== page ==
As he approaches the end of his prison sentence, 20-year-old Issa (Diong) meets new inmate Gaetan (Zimmer), who feels much freer here than he did in his previous higher-security lockup. As Issa helps him navigate around the prison-yard thug Jordan (Fofana), he senses a mutual attraction but tries to maintain his distance. The tension of the inmate culture is overwhelming, and Issa wishes he could express how he feels.
Diong plays Issa as observant and thoughtful, a focussed young man who has learned woodworking to help get a job outside. This creates a low-key bond with Zimmer's Gaetan, who is trying to complete his school diploma. The actors skilfully play this connection in a tentative way, even as they reveal a strong spark between them. And there's also an added kick of emotion as Issa learns that his mother isn't willing to accept him back home. This additional layer of meaning makes the predictable but understated conclusion surprisingly moving..
dir Guillaume Mainguet
scr Yona Rozenkier, Guillaume Mainguet
with Jacques Bonnaffe, Mathias Labelle, Martin Buraud
Vincent Before Noon Vincent Avant Midi
An unspoken conflict infuses this sharply well-made drama, which centres on a father and son who manfully struggle to deal with their badly strained relationship. Director-cowriter Mainguet cleverly depicts a complex situation that has several pointed layers to it, dealing with sexuality, memory and identity. It's a strongly introspective portrait of this relationship that allows us to discover its secrets through the filter of our own experiences.
After years of estrangement, a man (Bonnaffe) arrives at the home of his son Vincent (Labelle) just as he's packing to move to Montreal with his boyfriend. Their reunion is awkward, and Vincent tells his father to say what he wants to say and then leave. But he struggles to find the words to tell the increasingly annoyed Vincent what's on his mind. Essentially he just wants to see his son, and remind him not to forget him.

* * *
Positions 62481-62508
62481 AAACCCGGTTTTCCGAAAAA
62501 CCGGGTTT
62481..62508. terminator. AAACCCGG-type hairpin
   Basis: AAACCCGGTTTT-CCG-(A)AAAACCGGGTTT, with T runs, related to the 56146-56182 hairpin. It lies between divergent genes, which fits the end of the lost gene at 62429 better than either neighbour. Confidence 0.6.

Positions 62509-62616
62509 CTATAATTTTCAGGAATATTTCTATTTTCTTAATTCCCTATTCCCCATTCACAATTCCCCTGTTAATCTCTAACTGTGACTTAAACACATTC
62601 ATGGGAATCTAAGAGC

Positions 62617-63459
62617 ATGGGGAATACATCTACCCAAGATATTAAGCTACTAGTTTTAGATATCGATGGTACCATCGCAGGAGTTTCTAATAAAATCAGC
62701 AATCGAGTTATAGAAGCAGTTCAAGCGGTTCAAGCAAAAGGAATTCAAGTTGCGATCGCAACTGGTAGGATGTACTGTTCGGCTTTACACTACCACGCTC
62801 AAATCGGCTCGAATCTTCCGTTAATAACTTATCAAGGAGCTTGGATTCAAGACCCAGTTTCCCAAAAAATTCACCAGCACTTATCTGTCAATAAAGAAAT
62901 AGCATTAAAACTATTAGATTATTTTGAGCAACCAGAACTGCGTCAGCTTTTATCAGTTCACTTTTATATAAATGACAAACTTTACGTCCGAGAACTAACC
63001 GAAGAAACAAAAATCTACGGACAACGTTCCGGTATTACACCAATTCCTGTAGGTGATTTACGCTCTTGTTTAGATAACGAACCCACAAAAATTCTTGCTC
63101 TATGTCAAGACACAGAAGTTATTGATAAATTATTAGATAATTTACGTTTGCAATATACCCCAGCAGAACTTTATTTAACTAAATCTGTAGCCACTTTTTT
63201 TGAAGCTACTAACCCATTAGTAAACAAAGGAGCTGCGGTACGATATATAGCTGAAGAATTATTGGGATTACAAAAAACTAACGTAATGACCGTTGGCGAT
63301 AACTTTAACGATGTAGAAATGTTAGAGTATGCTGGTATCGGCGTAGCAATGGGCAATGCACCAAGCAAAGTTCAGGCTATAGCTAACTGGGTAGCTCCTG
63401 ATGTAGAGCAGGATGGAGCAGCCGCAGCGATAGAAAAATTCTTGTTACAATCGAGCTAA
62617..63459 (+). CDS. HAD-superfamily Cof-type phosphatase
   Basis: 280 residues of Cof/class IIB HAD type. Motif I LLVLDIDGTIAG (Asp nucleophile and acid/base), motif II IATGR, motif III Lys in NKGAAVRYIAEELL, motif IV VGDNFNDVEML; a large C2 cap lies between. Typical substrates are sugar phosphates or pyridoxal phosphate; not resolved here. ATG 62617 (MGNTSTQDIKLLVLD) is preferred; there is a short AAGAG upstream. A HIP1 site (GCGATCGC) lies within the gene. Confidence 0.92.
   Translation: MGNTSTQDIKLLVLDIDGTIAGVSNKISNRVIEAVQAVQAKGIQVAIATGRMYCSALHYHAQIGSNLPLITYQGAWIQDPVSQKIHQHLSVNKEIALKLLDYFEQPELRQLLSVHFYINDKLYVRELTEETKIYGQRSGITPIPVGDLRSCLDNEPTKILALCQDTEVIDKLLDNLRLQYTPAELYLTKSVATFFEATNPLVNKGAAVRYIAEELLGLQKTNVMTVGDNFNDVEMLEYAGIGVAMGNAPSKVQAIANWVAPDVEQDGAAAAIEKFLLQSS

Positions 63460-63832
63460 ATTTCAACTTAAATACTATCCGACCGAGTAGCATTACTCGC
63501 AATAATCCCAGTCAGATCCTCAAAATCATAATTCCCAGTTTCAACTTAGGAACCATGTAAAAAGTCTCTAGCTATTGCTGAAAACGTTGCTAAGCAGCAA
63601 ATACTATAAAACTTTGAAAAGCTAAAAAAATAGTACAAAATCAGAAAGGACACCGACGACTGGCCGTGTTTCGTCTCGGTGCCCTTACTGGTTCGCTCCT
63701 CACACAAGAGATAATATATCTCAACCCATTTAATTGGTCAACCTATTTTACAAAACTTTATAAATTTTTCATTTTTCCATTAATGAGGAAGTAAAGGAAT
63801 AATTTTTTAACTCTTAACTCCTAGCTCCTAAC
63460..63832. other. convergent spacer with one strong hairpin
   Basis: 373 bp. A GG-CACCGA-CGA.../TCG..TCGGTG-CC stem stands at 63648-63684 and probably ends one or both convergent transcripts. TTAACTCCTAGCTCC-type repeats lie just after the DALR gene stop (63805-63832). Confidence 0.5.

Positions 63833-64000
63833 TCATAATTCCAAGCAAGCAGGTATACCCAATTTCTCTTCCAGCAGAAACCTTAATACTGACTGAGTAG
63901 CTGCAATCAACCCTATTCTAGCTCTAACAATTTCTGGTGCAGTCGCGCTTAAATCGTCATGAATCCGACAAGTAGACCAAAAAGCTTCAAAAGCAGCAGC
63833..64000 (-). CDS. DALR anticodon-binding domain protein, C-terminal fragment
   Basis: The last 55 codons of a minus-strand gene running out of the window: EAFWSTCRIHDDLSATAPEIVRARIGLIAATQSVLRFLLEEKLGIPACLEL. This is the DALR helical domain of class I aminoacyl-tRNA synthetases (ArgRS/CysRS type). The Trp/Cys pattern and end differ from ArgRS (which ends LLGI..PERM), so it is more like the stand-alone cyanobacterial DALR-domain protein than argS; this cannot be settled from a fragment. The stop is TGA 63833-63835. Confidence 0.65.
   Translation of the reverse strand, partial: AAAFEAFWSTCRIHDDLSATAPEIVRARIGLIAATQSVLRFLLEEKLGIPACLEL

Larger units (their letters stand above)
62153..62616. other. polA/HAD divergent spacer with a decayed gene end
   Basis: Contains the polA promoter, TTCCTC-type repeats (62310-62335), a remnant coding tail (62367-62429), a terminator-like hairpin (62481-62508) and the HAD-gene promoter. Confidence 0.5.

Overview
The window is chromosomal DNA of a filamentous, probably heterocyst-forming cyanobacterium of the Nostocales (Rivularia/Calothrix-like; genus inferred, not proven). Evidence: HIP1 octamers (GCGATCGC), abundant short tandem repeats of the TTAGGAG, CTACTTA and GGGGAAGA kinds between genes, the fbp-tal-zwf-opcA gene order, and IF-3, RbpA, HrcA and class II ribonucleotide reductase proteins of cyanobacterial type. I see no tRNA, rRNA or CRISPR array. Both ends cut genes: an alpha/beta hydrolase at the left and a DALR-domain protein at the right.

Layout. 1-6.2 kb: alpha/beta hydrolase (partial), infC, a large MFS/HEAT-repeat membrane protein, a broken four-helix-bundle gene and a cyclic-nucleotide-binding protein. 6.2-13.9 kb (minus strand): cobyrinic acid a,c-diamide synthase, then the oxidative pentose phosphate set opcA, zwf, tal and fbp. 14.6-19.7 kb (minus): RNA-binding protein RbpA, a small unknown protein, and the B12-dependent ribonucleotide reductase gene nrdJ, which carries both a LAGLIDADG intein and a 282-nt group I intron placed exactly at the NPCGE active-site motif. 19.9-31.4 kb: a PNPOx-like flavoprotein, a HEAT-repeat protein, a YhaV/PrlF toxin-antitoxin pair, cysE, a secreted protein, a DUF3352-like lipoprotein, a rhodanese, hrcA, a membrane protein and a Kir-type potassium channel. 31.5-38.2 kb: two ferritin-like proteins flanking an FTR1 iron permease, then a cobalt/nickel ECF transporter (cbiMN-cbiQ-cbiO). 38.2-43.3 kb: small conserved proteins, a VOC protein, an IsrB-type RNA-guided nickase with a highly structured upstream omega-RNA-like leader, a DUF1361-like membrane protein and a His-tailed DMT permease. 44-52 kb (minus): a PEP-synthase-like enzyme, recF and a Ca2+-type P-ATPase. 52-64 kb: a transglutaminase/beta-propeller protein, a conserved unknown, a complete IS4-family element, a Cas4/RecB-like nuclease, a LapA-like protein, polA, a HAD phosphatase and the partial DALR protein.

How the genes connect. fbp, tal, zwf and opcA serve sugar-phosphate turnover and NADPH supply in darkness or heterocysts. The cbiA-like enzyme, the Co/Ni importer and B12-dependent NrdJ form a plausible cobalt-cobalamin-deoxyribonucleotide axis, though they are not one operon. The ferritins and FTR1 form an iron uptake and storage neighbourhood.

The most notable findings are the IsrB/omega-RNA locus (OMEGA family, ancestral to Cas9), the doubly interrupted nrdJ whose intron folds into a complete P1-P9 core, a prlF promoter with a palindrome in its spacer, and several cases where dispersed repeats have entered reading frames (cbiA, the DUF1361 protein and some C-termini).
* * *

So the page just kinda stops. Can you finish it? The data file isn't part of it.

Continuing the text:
Constantly ringing phones are a distraction each time these men begin to speak. And the father's presumptuous approach offers a glimpse into their relationship, as he opens Vincent's mail, digs around in boxes and helps himself in the kitchen. Mainguet cleverly plays with perspective, revealing details without over-explaining them. It's a remarkably open-handed approach that bristles with moving emotions and works its way deep under the skin.
dir-scr Roman Kane
with Quentin Dolmaire, Theo Augier, Julien Gaspar-Oliveri, Lou Chretien-Fevrier, Pauline Haudepin, Ulysse Mengue, Antoine Heraly, Maxime Coggio
Sunset Cemetery Extérieur Crépuscule
Artfully designed, with a dense sound mix, this short gets into the mind of a young man who doesn't know how cope with the fact that life simply refuses to go as he expects it to. It's a lovely little coming-of-age tale, unfolding in under 20 minutes with a superbly complex sense of humour and honesty. And filmmaker Kane keeps the tone positive, never allowing the film to become gloomy, even though it's centred around a death.